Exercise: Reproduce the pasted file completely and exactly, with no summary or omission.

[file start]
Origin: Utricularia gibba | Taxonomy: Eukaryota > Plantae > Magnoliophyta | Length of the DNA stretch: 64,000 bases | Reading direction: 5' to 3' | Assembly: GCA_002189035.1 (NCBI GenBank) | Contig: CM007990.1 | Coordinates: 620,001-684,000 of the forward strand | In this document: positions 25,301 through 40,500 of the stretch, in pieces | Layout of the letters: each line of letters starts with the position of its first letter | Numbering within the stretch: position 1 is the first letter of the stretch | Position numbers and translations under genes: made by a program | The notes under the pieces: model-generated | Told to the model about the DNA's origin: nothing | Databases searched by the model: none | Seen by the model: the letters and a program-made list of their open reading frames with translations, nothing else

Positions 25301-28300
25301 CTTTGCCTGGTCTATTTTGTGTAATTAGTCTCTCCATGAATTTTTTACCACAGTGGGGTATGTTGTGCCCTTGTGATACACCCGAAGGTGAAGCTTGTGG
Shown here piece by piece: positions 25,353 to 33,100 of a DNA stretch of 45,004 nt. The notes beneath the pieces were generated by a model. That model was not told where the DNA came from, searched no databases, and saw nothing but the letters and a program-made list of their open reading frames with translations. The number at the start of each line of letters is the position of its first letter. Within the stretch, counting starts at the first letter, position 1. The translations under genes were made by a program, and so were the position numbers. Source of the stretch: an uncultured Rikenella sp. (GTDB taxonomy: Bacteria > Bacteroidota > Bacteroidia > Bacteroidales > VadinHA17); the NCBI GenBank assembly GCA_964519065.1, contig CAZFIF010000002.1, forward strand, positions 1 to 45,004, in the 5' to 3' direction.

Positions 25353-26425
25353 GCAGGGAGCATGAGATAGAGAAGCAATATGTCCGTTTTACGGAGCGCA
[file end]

Origin: Utricularia gibba | Taxonomy: Eukaryota > Plantae > Magnoliophyta | Length of the DNA stretch: 64,000 bases | Reading direction: 5' to 3' | Assembly: GCA_002189035.1 (NCBI GenBank) | Contig: CM007990.1 | Coordinates: 620,001-684,000 of the forward strand | In this document: positions 25,301 through 40,500 of the stretch, in pieces | Layout of the letters: each line of letters starts with the position of its first letter | Numbering within the stretch: position 1 is the first letter of the stretch | Position numbers and translations under genes: made by a program | The notes under the pieces: model-generated | Told to the model about the DNA's origin: nothing | Databases searched by the model: none | Seen by the model: the letters and a program-made list of their open reading frames with translations, nothing else

Positions 25301-28300
25301 CTTTGCCTGGTCTATTTTGTGTAATTAGTCTCTCCATGAATTTTTTACCACAGTGGGGTATGTTGTGCCCTTGTGATACACCCGAAGGTGAAGCTTGTGG
Shown here piece by piece: positions 25,353 to 33,100 of a DNA stretch of 45,004 nt. The notes beneath the pieces were generated by a model. That model was not told where the DNA came from, searched no databases, and saw nothing but the letters and a program-made list of their open reading frames with translations. The number at the start of each line of letters is the position of its first letter. Within the stretch, counting starts at the first letter, position 1. The translations under genes were made by a program, and so were the position numbers. Source of the stretch: an uncultured Rikenella sp. (GTDB taxonomy: Bacteria > Bacteroidota > Bacteroidia > Bacteroidales > VadinHA17); the NCBI GenBank assembly GCA_964519065.1, contig CAZFIF010000002.1, forward strand, positions 1 to 45,004, in the 5' to 3' direction.

Positions 25353-26425
25353 GCAGGGAGCATGAGATAGAGAAGCAATATGTCCGTTTTACGGAGCGCA